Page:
Tuesday, September 16, 2014

Neil Young By The Book


News of Farm Aid’s annual concert this weekend prompted another look at Neil Young’s autobiography, Waging Heavy Peace,  and its collection of musical insights, shout outs to his friends and progress reports on his various causes. It’s got a wealth of anecdotes about his collaborations, his family and friends.

Young’s musical Mt. Rushmore status gives him literary license to write (and ramble) all he wants. It’s also given him the wealth to own ranches, yachts, model trains and vintage Cadillacs and to support causes from The Bridge School to electric cars.

All of which led me back to an old Kris Kristofferson song, "The Pilgrim—Chapter 33:"

He’s a walking contradiction
Partly truth and partly fiction

Then sometimes it is best to stop trying to figure out what makes very creative people tick and just enjoy their insights (and music).

For example, in talking about his friendship with Bruce and Bob, he notes that they don’t talk very often, but notes, “It is a silent fraternity of sorts, occupying this space in people’s souls with our music.”

“Dylan’s words are part of the landscape, like country names on a map.”

On musicians writing memoirs: “Writing is very convenient, has a low expense and is a
great way to pass the time. I highly recommend it to any old rocker who is out of cash and doesn’t know what to do next.”

On saving the album as an art form: “I think it has a future and a past. The album cover and liner notes reached out to the music lover, filling them with images and helping to illuminate the story behind the music, the feeling from the artist.”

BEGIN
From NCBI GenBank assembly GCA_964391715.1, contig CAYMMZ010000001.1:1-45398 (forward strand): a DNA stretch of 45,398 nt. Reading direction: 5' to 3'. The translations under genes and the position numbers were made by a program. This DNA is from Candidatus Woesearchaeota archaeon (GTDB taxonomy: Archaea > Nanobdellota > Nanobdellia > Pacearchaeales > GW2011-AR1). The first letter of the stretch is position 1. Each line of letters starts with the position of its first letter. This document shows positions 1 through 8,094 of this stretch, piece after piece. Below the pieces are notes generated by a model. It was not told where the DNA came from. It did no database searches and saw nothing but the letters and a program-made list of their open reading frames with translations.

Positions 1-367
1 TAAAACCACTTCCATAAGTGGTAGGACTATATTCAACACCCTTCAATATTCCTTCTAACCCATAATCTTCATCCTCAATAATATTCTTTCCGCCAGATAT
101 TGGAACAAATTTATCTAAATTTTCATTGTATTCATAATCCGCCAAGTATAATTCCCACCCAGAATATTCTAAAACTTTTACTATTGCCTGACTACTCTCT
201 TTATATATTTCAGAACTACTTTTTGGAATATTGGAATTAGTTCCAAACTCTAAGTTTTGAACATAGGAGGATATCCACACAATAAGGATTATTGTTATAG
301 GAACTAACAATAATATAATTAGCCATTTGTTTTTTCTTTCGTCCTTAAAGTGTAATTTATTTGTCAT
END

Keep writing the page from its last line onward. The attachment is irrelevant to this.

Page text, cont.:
“Rock and roll is no cakewalk. It was and is a shrewd and unforgiving business if you made some bad decisions about our representation when you were young.”

For the most part, Neil has avoided most of those traps although his creative control battles have become their own legends. The stories of how his best and worst albums were created will send you deep into your vinyl archives.

And back to the words of the Pilgrim:
He’s a poet…He’s a prophet…He’s a pilgrim…He’s a preacher…
Taking every wrong direction on his lonely way back home.


  1. A good visit with Mr. Young. Your use of the Kristofferson lines is an ace!

  2. His music has been part of my life for 45 years. My wife and I listened to 'Harvest' when we were together back in 70, I listened to 'Harvest Moon' with sadness when she passed in 96. And everythiing in between and since, 'Old Ways' is evocative to me now, living in rural Montana and retired.
    He's a icon indeed.